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    @cb474, @mirimir - I'm kind of guessing that the (planned) PGP support could act as the basis for the interchange between the different providers - effectively, they'd automatically be directories for your PGP public key to allow the secure transmission across the boundary (and keeping their zero knowledge). Of course, that'd mean they'd be able to associate your public key with your account with them (how else could it work?), but you could always mint a new one for the purpose, or else use the one they generated. I don't know what would be done about the subject line, but at least, at no time would that metadata be available to anyone other than the services involved (which would be true for any PGP based mail unless we're looking at new standards they're working on).
     
  3. mirimir

    mirimir Registered Member

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    @RockLobster

    I like that! It's analogous to key-based SSH authentication. You're already hosed if your private key gets compromised, and otherwise authentication is secure.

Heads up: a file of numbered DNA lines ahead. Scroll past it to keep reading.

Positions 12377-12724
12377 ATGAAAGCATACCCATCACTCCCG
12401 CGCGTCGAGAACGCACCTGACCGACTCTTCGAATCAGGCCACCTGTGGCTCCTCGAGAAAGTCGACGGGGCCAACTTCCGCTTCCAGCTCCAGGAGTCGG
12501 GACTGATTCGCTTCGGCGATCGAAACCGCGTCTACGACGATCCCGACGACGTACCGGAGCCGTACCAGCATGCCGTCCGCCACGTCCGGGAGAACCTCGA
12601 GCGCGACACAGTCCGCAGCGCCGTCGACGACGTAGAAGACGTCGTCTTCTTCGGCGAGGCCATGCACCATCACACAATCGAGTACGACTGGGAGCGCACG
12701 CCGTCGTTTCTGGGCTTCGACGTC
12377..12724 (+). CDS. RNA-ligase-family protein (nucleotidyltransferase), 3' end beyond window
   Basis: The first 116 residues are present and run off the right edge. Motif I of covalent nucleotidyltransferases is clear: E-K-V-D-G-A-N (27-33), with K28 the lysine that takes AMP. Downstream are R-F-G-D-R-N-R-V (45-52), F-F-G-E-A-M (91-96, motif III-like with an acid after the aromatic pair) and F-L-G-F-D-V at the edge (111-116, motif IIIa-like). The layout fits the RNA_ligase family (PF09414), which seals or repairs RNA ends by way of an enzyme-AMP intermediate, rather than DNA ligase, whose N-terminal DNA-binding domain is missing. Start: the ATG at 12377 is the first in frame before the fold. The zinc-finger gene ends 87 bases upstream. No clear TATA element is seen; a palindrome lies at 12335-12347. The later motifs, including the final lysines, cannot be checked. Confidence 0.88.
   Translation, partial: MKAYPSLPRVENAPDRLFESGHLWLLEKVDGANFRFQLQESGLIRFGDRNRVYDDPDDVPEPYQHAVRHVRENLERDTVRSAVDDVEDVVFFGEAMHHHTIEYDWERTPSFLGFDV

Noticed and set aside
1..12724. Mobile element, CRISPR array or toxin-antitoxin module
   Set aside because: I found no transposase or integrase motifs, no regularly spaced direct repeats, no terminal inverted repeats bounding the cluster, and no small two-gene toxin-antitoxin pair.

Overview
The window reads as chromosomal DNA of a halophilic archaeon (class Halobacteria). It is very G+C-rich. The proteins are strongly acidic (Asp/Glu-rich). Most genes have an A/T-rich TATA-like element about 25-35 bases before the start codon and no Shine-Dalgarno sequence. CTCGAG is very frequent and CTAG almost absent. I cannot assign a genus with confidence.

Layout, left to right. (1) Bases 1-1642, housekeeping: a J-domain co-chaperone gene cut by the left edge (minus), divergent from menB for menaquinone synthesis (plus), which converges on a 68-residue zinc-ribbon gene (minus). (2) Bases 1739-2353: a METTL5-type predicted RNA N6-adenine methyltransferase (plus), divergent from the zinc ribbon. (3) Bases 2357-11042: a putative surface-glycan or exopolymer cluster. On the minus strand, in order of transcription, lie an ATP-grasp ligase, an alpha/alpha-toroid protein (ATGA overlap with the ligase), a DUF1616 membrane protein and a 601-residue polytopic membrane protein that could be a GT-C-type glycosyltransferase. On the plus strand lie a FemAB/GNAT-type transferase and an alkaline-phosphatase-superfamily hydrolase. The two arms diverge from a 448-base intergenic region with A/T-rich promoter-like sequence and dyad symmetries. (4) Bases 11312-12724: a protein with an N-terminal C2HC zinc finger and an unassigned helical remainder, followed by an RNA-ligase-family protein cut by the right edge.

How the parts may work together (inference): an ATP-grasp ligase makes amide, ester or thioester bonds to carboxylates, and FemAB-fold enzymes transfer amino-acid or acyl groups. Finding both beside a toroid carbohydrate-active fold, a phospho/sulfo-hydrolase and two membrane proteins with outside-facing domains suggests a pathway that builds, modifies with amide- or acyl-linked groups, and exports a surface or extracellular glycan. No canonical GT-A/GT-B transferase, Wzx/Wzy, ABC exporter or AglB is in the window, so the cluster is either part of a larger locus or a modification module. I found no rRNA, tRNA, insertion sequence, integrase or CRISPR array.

@deBoetie

    I've lost track of how many GnuPG key pairs I have. More or less, there's one for each of my main personas.
     
  4. RockLobster

    RockLobster Registered Member

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    I like it too, I have seen the big corporates are going to be pushing biometric authentication which is obviously just an easier way of forcing people to give up their log in authentication, capture them, stick them in front of a scanner and its game over or even scan them covertly you can be sure long range versions of face recognition scanners already exist for breaking that type of biometric authentication. I can imagine people scanning their wives or husbands face while they are asleep to get into the email or whatever lol.
    I believe Steve Gibson named the idea I mentioned above "squirrel" and it could be used for all kinds of web authentication so a single private key can be used for everything or perhaps one for ultra secure stuff and one for everything else. I think overall it is a great idea.